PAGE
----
Finally, and happily, the stall is over. I am in my art room again joyfully putting together bad art. I like it. That is all that matters. No good art is created without doing some really bad art first.
Frustrated by my lack of inspiration these past weeks, I turned to a children’s art book purchased many years ago: The Usborne Book of Art Skills by Fiona Watt.
Inside is a simple project using torn tissue paper for collage and it motivated me. For the first time in weeks I felt the heart-pull to create, experiment and try. So I did. I’m pleased with the results.
The first work I made followed the example pretty close to instruction.
Afterwards I took off on my own. My inspiration was a series of portraits on newsprint I did in the past, plus an exercise to learn contour and shadow.
Recently my son took some photos of my Mother that I really like because they capture her marvelous eyes.So I used her as my model. I was ripping up newspaper and found some crossword puzzles she completed (I do not buy the paper. I take my parents' old copies.). She daily does the crosswords in the paper. Mom is losing her eyesight and so to draw just her eyes using the finished crosswords as background contains potent meaning for me.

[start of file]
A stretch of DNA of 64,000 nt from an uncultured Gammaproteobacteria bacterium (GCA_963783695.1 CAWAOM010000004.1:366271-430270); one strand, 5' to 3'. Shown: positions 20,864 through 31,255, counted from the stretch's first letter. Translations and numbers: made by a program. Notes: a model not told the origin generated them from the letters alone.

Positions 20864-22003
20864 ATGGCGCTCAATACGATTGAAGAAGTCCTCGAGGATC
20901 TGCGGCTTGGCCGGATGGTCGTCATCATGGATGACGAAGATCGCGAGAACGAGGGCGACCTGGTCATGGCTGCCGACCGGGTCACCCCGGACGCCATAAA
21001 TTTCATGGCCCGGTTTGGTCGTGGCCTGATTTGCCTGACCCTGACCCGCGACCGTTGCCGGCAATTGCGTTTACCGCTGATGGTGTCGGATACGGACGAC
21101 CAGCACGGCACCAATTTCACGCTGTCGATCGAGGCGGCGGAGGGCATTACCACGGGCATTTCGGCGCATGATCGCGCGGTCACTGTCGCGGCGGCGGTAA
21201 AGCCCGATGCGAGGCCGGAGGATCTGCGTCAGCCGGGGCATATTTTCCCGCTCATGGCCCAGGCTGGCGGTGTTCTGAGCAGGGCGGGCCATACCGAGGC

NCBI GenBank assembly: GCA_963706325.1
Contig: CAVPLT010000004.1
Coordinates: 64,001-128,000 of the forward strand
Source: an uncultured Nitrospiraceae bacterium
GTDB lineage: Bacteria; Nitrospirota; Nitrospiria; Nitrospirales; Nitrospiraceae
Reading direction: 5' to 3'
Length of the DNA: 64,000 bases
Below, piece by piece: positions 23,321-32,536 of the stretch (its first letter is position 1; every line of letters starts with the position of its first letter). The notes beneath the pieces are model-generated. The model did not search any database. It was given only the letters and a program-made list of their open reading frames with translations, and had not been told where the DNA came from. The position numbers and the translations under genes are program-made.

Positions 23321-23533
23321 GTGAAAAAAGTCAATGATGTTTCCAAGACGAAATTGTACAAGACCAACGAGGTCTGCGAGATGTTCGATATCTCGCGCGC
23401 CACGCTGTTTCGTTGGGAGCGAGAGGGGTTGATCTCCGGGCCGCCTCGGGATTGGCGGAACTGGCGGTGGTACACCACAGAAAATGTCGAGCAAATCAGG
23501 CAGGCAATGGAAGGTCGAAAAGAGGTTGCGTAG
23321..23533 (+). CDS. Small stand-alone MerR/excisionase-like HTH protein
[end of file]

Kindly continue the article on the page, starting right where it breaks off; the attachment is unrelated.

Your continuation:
I also like that I’m using a model in her eighties. This is so cool! I prefer to use older models. Who says a muse need be young? The elderly have a lifetime of stories in their eyes, bodies and hearts.(Oddly enough the short stories I'm currently working on are about four people close to or past retirement age.The stories are not devoid of young people. They just are not the stars.)
So I’ll play with torn paper a bit more, see what results and move on. I’m experimenting with some of my doodles as well. Play is the key word. It must feel like play to be worthwhile,and this does in the most wonderful and satisfying way. It may be unpolished art but the results are satisfying. Polish will come with enough spit sometime later.Too busy with the pure joy of creating to worry about spit.